Ethnic Minorities and Human Rights Violations in Myanmar
Human rights violations are occurring nearly everyday in Myanmar. It is an open truth that an average Burmese suffers under the suppressive rule of the military regime. The condition of the ethnic minorities in Myanmar is much worse. The violation of human rights continues to worsen. This has been of considerable debate and concern for the international community. Myanmar’s military regime has been condemned as the most abusive and repressive regimes in the world.
Human Rights Organizations in Myanmar
Various human rights organizations are watching the situation closely, such as the American Association for the Advancement of Science, Amnesty International and Human Rights Watch. These organizations have always condemned the human rights violations on ethnic minorities. They have pressed for the urgent need to have an independent judiciary. Human rights violations continue in the form of:
- child labor
- forced labor
- human trafficking
An international NGO called Freedom House stated that the 'junta rules' by decree and controls the judiciary. All basic rights are suppressed and most military officers hold all cabinet positions. Active or retired officers hold all top posts in all ministries. Naturally, it goes without saying that official corruption is reportedly rampant both at the higher and local level.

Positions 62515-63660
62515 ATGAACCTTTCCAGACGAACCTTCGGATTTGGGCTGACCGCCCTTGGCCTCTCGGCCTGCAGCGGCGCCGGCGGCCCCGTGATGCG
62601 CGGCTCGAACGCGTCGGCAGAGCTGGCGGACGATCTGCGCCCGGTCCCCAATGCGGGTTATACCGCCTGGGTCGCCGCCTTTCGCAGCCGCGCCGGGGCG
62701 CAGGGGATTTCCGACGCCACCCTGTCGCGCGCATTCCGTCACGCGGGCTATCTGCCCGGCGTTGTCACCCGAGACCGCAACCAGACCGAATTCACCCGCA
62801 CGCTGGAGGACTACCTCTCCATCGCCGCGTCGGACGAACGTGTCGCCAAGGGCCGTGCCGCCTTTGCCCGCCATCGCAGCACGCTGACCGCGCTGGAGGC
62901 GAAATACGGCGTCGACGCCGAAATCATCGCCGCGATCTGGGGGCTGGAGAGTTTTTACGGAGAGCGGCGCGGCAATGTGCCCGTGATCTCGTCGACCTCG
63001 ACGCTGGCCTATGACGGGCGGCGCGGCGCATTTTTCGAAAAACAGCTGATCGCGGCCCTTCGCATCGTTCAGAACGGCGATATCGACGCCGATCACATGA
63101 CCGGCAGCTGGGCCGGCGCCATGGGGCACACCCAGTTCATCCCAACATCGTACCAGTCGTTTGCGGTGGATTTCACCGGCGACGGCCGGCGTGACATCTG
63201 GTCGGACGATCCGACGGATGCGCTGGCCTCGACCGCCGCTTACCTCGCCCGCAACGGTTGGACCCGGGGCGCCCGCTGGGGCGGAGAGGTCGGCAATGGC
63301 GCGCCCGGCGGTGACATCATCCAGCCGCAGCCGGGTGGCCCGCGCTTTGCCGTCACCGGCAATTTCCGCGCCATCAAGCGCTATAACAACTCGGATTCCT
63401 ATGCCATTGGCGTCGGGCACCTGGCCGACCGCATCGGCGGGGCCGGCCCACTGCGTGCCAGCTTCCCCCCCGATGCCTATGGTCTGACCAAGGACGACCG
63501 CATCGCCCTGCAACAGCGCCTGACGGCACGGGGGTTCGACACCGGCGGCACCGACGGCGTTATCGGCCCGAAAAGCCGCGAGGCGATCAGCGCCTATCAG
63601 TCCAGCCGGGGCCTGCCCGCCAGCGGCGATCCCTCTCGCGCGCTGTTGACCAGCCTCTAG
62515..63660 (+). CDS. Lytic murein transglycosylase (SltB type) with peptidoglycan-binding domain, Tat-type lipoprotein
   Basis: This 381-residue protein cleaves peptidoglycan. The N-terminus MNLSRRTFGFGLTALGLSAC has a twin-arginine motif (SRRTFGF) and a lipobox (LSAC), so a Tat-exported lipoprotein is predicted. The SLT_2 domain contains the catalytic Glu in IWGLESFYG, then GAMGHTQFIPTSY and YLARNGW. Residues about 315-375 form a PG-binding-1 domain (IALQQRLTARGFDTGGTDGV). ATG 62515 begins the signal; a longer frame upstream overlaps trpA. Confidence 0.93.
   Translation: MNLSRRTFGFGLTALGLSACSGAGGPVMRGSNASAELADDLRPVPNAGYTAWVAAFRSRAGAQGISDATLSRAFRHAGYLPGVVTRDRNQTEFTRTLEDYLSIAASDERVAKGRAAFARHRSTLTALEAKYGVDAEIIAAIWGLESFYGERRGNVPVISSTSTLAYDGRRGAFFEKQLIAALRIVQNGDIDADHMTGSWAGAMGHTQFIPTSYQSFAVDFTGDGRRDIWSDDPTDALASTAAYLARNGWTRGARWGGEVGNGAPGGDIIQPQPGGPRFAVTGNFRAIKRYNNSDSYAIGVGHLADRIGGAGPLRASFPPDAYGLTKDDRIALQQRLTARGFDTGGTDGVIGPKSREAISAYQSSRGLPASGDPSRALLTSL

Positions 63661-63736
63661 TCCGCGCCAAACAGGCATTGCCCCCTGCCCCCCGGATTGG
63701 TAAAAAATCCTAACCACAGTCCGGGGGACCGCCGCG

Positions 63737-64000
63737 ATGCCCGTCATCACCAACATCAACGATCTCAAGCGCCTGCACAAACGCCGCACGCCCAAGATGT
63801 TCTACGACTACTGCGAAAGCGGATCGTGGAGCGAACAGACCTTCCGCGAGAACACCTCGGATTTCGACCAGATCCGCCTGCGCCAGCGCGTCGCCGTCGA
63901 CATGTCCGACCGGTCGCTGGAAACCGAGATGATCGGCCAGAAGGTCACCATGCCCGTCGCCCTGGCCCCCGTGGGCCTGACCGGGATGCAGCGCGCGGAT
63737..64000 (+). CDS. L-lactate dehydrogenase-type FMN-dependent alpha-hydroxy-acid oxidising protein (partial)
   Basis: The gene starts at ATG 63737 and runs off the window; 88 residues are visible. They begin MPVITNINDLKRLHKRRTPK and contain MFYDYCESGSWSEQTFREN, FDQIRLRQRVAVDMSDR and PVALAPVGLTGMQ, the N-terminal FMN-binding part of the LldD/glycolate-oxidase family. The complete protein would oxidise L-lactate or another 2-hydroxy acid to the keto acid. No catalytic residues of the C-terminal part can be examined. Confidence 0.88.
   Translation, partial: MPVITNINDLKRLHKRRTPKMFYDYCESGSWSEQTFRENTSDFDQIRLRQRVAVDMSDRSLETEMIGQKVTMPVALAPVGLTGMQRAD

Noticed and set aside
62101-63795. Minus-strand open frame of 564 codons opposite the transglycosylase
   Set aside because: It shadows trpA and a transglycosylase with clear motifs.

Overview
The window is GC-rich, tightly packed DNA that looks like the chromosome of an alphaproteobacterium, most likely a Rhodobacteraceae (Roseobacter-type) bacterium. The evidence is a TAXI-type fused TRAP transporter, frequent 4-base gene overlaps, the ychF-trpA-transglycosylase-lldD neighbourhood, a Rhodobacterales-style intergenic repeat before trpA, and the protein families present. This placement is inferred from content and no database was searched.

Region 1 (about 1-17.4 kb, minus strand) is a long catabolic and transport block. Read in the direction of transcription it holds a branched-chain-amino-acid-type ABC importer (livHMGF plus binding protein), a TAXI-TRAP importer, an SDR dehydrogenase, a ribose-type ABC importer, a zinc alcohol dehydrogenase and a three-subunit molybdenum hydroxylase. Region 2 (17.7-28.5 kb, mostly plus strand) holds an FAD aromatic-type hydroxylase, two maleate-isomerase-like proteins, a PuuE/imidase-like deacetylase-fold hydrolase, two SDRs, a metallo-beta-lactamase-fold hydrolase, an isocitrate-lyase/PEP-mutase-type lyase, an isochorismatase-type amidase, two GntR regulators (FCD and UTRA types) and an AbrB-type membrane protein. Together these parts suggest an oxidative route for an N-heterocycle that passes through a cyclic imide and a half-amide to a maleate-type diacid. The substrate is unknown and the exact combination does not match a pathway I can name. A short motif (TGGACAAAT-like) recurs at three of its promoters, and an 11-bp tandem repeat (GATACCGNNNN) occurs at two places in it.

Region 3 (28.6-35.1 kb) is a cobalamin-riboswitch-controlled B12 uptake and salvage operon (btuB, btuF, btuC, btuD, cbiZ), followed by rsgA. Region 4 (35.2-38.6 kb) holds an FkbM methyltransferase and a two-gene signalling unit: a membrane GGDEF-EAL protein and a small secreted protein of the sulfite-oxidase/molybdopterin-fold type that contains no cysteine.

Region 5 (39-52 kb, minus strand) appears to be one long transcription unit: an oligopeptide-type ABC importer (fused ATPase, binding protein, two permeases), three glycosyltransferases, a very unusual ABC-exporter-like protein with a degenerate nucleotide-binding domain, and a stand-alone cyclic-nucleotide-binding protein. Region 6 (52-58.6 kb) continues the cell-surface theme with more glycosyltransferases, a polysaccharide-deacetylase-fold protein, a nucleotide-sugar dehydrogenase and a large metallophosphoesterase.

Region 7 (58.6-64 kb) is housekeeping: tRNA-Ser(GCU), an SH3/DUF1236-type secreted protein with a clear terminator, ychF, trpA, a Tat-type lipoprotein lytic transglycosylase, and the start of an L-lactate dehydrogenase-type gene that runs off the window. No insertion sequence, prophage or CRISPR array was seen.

Security Forces Torture Monks to Death
In 2007, Myanmar witnessed the "Saffron Revolution." Monks conducted peaceful demonstrations throughout the country. These monks belonged to ethnic minority states. The security forces suppressed the peaceful demonstrations and tortured many monks to death.
Human Rights Violations Worsen for Ethnic Minorities
Ethnic minorities continue to face harassment, discrimination and extensive surveillance even for their legitimate activities. There are detainments, imprisonments, tortures and murders. This repression continues and may worsen considering the impending national and local elections. The condition of thousands of political prisoners (most of them belong to ethnic groups) is pitiable. Their only ‘crime’ was that their free expression of beliefs. The question looms large as to why these serious human rights violations have not been met with stringent international peacekeeping action. Why do restrictions continue to worsen for the ethnic minorities? No steps have been initiated by Myanmar's supporter-nation, China and the Association of South East Asian Nations (ASEAN) to appeal in favor of ethnic groups participating in the political process.